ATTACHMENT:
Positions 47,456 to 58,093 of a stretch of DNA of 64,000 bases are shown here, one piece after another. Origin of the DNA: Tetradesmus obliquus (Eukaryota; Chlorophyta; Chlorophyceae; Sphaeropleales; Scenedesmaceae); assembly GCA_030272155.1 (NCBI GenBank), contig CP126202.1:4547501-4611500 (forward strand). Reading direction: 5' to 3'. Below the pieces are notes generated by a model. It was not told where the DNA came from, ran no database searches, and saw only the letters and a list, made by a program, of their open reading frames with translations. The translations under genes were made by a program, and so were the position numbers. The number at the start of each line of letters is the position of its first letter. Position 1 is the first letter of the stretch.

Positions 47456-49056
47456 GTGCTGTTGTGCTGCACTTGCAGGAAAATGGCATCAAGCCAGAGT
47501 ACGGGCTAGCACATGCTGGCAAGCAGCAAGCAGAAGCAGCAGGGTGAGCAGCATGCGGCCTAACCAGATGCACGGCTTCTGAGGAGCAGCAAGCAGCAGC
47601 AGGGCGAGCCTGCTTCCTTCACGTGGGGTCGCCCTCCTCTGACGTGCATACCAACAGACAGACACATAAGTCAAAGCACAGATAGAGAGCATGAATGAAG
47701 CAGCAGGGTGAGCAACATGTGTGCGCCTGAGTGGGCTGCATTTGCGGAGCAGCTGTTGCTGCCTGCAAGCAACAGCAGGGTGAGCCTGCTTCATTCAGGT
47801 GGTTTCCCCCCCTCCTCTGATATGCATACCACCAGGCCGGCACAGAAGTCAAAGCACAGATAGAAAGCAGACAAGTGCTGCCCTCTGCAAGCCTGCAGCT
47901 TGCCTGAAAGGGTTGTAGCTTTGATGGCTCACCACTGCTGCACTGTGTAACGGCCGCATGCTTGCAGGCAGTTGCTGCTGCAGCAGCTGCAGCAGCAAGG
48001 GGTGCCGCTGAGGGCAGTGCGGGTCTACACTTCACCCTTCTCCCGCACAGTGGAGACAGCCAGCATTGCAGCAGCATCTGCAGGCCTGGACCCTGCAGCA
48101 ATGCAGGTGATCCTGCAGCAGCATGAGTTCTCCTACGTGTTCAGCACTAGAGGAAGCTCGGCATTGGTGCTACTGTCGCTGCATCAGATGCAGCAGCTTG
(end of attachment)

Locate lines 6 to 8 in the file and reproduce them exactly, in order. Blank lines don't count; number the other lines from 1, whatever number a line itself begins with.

47701 CAGCAGGGTGAGCAACATGTGTGCGCCTGAGTGGGCTGCATTTGCGGAGCAGCTGTTGCTGCCTGCAAGCAACAGCAGGGTGAGCCTGCTTCATTCAGGT
47801 GGTTTCCCCCCCTCCTCTGATATGCATACCACCAGGCCGGCACAGAAGTCAAAGCACAGATAGAAAGCAGACAAGTGCTGCCCTCTGCAAGCCTGCAGCT
47901 TGCCTGAAAGGGTTGTAGCTTTGATGGCTCACCACTGCTGCACTGTGTAACGGCCGCATGCTTGCAGGCAGTTGCTGCTGCAGCAGCTGCAGCAGCAAGG